Canadian crude prices have surged to trade at the smallest discount to U.S. oil in a decade, marking an early success for provincial-government efforts to cap supply and boost the country’s income.
A blend of Canadian crude has rallied 40% since early December, when the government of the oil-rich province of Alberta forced producers to cut output by nearly 9% in a bid to lift depressed prices. Prices for Western Canadian Select traded at $44.71 a barrel on Wednesday, according to S&P Global Platts.
‘The forced cuts caught us all by surprise. Most people, including myself, saw no hope for Canadian differentials for another year or so.’
The provincial government directed the cuts after Canadian crude prices traded at a steep discount to U.S. oil, reaching a record difference of more than $51 a barrel in October. By Friday, that gap had narrowed to less than $7, the lowest since March 2009, according to RBC Capital Markets.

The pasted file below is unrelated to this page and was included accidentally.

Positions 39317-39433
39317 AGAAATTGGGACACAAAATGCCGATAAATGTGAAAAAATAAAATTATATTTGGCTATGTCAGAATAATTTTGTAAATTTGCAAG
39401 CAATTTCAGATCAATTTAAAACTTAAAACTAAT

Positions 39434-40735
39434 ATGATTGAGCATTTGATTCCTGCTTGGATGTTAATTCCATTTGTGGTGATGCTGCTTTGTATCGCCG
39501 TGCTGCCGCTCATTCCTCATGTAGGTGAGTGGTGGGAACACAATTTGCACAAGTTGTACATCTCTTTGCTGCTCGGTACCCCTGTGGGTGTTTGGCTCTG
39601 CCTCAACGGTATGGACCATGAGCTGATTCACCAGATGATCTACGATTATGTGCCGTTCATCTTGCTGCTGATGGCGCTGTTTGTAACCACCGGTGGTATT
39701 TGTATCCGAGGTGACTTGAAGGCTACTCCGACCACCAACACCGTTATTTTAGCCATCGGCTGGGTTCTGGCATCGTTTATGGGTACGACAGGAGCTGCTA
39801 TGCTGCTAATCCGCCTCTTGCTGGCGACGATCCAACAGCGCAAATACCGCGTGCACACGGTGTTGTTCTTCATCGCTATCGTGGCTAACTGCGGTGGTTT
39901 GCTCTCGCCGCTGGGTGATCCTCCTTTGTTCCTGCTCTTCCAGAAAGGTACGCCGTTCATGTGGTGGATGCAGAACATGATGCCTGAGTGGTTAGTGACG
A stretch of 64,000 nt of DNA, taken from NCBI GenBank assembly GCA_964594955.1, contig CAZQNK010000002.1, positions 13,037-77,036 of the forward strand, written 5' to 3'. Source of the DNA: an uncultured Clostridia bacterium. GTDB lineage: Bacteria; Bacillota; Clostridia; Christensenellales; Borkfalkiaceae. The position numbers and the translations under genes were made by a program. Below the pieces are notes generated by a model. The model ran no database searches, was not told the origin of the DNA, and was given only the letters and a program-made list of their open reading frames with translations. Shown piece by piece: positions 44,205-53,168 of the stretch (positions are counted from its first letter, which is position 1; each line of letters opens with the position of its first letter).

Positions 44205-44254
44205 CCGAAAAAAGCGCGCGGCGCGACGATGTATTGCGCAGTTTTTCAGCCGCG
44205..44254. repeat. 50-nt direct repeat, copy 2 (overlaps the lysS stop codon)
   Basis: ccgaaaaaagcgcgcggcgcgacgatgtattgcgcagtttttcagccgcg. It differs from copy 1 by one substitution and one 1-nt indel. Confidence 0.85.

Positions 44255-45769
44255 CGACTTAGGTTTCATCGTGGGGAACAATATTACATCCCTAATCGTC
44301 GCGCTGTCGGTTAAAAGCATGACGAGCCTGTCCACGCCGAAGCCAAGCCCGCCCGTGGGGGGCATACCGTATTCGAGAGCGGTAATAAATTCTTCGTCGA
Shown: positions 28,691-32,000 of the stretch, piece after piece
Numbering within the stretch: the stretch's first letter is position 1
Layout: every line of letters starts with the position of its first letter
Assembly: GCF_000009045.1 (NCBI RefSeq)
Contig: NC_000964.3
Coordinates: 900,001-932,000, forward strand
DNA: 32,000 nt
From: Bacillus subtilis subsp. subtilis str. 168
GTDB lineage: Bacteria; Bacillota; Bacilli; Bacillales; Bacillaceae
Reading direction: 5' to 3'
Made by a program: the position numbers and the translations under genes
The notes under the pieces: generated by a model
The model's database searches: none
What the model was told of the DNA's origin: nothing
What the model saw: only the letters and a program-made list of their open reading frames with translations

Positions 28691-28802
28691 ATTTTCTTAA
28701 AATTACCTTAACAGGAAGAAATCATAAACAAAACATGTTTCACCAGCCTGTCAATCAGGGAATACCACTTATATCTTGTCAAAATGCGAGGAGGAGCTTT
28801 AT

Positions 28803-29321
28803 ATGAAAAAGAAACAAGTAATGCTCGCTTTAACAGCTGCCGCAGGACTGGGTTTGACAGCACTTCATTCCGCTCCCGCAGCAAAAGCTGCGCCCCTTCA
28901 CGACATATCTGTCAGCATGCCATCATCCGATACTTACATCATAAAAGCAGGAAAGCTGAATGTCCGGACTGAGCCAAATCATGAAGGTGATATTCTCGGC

Canadian crude has rebounded on expectations that the cuts will help draw down inventories, and likely was aided by a scramble among traders to cover short positions on physical barrels. But some analysts say that the government cap, which is set to expire at the end of the year, will only act as a temporary fix for Canada’s problems, leaving the risk that prices can fall again.
Alberta’s mandated curtailment—an extraordinary intervention in Canada, the fourth-largest oil producer in the world—was criticized by large oil producers in the province including Suncor SU, +1.82% and Exxon Mobil XOM, +0.79% -controlled Imperial Oil Ltd. IMO, +0.80% , as an unwarranted interference in free markets.